The statistics on youth unemployment cited by University of Limerick economics lecturer Dr Stephen Kinsella, in a thought-provoking contribution on page 9 this week, make for stark reading.
He highlights a study conducted locally last year which found that four fifths of Limerick college graduates left the Mid-West region upon finishing their degrees – an estimated 3,416 of the brightest and best.
We are – with some justification – proud of the excellence provided by our third-level institutions in Limerick, but such a massive exodus of the graduates they are producing is an appalling indictment of the lack of local employment opportunities. It would be interesting to compare that depressing statistic with the equivalent for Cork and Dublin, say. The smart money would surely be stacked on those cities offering a vastly better odds to the graduates they are producing.
Dr Kinsella’s observations conclude with a call to action: he suggests, as a matter of urgency, a pilot study to better understand youth unemployment in the Limerick area, so that targeted solutions can be found at both State and private-sector levels.
It’s not just a good idea; it’s something that should be acted on and delivered on, with or without the support of the powers that be in Dublin.
Our special focus this week on the entrepreneurial spirit that is flourishing in the Mid-West - fostered by innovative incubators at UL, LIT and elsewhere in the county - offers compelling evidence that we have the talent on the ground here to tackle this blight ourselves.
LIT’s Dr Fergal Barry, another eminent economic commentator, points out that when the bottom fell out of the country’s economy seven years ago, not everyone in Limerick stood idly by and waited for the Government agencies to come up with a rescue plan. No, we have put in place some outstanding facilities to encourage the budding entrepreneurs being produced by our colleges. Thank goodness for that, because for years the IDA’s record of producing jobs for Limerick was absymal. Thankfully, matters have improved of late, and large-scale announcements like the hoped-for Regereron plant in Raheen are of course critically important, but in large part we can and should be the authors of our own economic revival, through a multitude of smaller success stories.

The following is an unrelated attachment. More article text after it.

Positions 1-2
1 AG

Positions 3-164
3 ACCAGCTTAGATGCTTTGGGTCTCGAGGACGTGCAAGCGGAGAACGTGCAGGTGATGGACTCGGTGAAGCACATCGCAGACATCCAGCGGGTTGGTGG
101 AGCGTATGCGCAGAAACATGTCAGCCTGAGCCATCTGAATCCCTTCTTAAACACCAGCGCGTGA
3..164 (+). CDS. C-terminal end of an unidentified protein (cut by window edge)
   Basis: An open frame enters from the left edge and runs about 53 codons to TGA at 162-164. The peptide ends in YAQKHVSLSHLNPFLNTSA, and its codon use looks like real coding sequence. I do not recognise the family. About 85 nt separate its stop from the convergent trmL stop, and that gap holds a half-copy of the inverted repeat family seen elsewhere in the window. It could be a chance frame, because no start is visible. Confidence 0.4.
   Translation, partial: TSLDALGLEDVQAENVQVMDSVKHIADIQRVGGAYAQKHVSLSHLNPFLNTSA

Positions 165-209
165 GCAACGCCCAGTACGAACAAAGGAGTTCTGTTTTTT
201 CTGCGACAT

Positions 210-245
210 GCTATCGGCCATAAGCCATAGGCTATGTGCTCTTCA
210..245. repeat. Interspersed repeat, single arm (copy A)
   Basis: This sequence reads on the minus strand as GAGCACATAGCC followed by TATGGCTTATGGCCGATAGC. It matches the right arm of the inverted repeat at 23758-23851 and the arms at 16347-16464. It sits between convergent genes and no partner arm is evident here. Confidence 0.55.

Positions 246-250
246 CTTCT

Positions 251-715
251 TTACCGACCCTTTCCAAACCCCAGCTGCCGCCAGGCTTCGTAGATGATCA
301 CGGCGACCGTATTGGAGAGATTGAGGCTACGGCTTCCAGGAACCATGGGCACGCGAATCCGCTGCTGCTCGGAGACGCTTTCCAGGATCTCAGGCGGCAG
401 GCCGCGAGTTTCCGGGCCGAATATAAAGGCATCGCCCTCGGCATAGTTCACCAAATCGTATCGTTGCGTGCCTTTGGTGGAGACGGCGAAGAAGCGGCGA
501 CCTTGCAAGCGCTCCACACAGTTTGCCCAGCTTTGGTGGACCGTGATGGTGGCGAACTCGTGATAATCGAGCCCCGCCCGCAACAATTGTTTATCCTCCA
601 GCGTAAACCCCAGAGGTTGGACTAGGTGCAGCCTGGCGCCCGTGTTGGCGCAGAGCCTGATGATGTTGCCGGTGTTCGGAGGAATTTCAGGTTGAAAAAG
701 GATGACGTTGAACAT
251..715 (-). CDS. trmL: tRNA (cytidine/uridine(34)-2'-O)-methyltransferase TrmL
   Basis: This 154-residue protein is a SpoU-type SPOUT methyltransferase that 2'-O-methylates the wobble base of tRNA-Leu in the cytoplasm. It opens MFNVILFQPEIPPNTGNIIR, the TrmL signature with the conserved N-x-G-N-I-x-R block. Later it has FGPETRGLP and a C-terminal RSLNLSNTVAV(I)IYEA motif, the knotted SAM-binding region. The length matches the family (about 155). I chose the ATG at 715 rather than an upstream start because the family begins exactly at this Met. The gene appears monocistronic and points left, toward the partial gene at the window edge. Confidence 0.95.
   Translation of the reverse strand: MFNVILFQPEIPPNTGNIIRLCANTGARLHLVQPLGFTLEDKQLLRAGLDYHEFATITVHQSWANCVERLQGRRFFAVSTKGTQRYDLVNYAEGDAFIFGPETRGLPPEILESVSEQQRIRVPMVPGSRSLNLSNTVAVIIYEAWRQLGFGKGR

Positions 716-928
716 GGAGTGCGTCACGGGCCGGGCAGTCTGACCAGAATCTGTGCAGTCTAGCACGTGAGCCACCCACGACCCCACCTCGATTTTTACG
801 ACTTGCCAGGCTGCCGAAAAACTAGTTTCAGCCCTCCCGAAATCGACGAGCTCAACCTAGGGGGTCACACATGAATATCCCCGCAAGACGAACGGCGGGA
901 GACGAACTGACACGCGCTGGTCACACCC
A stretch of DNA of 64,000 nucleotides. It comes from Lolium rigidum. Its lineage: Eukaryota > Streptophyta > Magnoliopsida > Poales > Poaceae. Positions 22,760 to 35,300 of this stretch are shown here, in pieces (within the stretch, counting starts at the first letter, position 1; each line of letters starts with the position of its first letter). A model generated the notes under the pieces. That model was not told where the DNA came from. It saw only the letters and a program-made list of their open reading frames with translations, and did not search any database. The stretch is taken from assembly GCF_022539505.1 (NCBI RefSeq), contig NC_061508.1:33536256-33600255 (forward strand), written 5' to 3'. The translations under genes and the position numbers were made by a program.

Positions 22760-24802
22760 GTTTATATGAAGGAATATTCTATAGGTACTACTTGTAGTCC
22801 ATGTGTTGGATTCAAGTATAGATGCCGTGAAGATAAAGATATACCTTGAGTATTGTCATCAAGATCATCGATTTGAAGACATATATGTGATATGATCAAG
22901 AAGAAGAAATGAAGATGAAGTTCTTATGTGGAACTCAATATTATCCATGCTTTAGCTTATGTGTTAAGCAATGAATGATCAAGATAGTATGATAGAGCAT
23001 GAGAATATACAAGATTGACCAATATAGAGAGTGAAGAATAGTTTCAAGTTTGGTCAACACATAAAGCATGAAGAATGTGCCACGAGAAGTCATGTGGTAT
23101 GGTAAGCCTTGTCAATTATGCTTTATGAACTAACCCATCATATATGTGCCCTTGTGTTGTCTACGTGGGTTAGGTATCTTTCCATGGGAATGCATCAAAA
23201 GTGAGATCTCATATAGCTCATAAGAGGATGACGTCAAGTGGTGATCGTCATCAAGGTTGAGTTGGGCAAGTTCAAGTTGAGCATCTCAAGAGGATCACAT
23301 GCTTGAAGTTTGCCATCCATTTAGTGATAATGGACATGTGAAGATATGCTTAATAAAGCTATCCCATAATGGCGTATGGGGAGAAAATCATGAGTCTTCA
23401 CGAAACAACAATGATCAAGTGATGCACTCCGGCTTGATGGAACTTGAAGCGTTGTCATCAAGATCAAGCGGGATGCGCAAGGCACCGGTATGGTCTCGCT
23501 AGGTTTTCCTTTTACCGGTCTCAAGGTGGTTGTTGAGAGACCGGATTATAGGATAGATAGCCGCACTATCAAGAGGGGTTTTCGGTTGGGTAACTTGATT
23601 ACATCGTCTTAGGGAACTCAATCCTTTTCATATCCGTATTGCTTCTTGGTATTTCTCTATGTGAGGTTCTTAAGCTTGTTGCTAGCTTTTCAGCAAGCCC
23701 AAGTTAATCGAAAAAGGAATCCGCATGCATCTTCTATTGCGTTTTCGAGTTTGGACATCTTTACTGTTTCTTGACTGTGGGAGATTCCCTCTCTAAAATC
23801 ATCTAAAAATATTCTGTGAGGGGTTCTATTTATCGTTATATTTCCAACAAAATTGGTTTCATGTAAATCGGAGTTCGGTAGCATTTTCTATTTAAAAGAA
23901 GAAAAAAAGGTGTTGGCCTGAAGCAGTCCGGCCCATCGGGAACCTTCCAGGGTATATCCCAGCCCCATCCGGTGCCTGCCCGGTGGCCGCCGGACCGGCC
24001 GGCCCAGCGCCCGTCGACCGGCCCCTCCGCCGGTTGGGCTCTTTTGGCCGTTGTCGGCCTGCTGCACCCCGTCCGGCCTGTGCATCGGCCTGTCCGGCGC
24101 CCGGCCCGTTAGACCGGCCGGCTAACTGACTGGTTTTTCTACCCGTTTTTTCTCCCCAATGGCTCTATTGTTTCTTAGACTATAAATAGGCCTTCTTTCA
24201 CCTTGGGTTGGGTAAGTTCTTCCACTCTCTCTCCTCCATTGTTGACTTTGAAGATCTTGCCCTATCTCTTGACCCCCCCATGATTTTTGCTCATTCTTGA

An innovation unit run by the merged Limerick City and County Councils is a welcome addition to local mix.
Limerick has proven time and again that we can produce outstanding entrepreneurs. Last week, a young Newcastle West-based company, Design Pro, beat off huge competition to become the overall winner in the National Enterprise Awards.
On Friday night, at the city’s Strand Hotel, progressive business leaders will gather for the Limerick Chamber event which will honour a string of local business with well deserved awards.
Some of those nominated for awards are small, but expanding fast. Some may never achieve significant scale, but they are playing their part in the region’s recovery. So are the tiny companies still finding their way in local business incubators.
They may not be producing jobs on a major scale, but scores of small companies run by passionate, driven and mostly young people in this region are the key to economic salvation.